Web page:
The Council of Nicea
Constantine and The Bible
Did Constantine decide what books belonged in the Bible?"
What Really Happened At Nicea?
The Council of Nicea is often misrepresented by cults and other religious movements. The actual concern of the council was clearly and unambiguously the relationship between the Father and the Son. Is Christ a creature, or true God? The council said He was true God. However Christians do not believe in the deity of Christ today because they have been forced to do so by legislated theology from councils and popes or some concept of an infallible church. They do so because the Scriptures teach this truth. When orthodox believers affirm the validity of the creed hammered out at Nicea, they are simply affirming a concise, clear presentation of scriptural truth.
The Gnostic Gospels
Gnosticism and The Gnostic Jesus
Elaine Pagels's book The Gnostic Gospels, arguably did more than any other effort to ingratiate the Gnostics to modern Americans. She made them accessible and even likeable. Her scholarly expertise coupled with her ability to relate an ancient religion to contemporary concerns made for a compelling combination in the minds of many. Her central thesis was simple: Gnosticism should be considered at least as legitimate as orthodox Christianity because the "heresy" was simply a competing strain of early Christianity. Yet, we find that the Nag Hammadi texts present a Jesus at extreme odds with the one found in the Gospels.
The Gnostic Gospels: Are They Authentic?
Although much excitement has been generated by the Nag Hammadi discoveries, not a little misunderstanding has been mixed with the enthusiasm. (Includes The Gospel of Thomas.)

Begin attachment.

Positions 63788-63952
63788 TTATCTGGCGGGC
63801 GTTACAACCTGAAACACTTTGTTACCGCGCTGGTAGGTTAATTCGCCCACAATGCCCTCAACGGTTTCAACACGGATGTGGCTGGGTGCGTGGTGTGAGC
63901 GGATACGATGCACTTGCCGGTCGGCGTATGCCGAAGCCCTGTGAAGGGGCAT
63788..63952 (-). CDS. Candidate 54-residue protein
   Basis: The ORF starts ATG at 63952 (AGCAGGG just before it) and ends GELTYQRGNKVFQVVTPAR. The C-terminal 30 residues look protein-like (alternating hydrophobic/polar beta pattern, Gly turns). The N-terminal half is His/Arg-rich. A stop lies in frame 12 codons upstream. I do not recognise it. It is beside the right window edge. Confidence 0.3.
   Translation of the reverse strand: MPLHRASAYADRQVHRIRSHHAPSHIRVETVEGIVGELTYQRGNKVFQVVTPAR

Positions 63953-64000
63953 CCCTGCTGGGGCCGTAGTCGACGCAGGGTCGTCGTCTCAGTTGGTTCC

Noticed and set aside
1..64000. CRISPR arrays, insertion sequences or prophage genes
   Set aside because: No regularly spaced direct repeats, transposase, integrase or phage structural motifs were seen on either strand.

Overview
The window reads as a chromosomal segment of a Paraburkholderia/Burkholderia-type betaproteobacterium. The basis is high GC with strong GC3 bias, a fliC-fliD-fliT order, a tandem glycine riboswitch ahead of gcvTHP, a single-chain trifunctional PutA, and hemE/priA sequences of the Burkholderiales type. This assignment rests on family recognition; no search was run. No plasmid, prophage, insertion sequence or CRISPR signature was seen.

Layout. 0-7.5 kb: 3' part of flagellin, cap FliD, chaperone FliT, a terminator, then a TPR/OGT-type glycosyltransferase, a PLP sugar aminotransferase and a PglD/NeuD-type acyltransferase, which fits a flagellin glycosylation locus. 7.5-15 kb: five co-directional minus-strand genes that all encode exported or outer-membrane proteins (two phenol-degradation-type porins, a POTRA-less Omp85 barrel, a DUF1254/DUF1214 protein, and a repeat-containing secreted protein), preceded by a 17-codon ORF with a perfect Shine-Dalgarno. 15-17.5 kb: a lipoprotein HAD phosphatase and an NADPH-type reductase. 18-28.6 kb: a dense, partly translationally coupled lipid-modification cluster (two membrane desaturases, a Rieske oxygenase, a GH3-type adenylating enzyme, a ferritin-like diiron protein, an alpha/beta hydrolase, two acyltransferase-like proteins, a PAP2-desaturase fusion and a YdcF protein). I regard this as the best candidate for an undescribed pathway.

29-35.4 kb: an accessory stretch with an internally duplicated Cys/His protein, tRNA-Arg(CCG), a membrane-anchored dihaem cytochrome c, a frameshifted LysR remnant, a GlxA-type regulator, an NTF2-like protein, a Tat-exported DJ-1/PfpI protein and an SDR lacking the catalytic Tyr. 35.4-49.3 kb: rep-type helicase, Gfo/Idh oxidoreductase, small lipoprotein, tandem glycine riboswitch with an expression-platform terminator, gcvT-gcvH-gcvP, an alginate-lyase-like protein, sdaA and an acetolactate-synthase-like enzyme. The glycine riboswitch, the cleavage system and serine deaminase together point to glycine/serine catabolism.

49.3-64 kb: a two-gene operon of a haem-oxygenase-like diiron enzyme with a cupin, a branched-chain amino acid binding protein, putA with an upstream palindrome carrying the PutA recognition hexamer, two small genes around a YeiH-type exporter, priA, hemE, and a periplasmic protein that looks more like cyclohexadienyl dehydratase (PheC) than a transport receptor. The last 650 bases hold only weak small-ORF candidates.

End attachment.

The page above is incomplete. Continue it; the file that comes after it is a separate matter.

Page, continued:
“The Gospel of Judas” From Traitor to Hero?
Headlines around the world are announcing the publication of a "long lost" and "suppressed" ancient document, known as The Gospel of Judas. The announcement led to a frenzy of media coverage, ranging from responsible reports to outrageous sensationalism. According to some commentators, the publication of this new document will force a complete reformulation of Christianity and our understanding of both Judas and Jesus. In reality, nothing of the sort is in view. The document is highly interesting, however, offering an ancient and authoritative source into the thinking of heretical groups who offered alternative understandings of Christianity.
The Gospel of Thomas
The evidence for the authenticity of the Gospel of Thomas does not even compare with that for the New Testament. The New Testament dates from the first century; the Gospel of Thomas, the second. The New Testament is verified by many lines of evidence, including self-references, early canonical lists, thousands of citations by the early Fathers, and the well-established dates for the Synoptic Gospels.
The DaVinci Code
The DaVinci Code
Dan Brown opens his novel with the words “FACT” in bold, capital letters and this statement: “All descriptions of artwork, architecture, documents, and secret rituals in this novel are accurate”. In terms of documents and rituals, and even artwork and architecture, The DaVinci Code contains few “facts” and what few it does contain require serious qualification. (Section)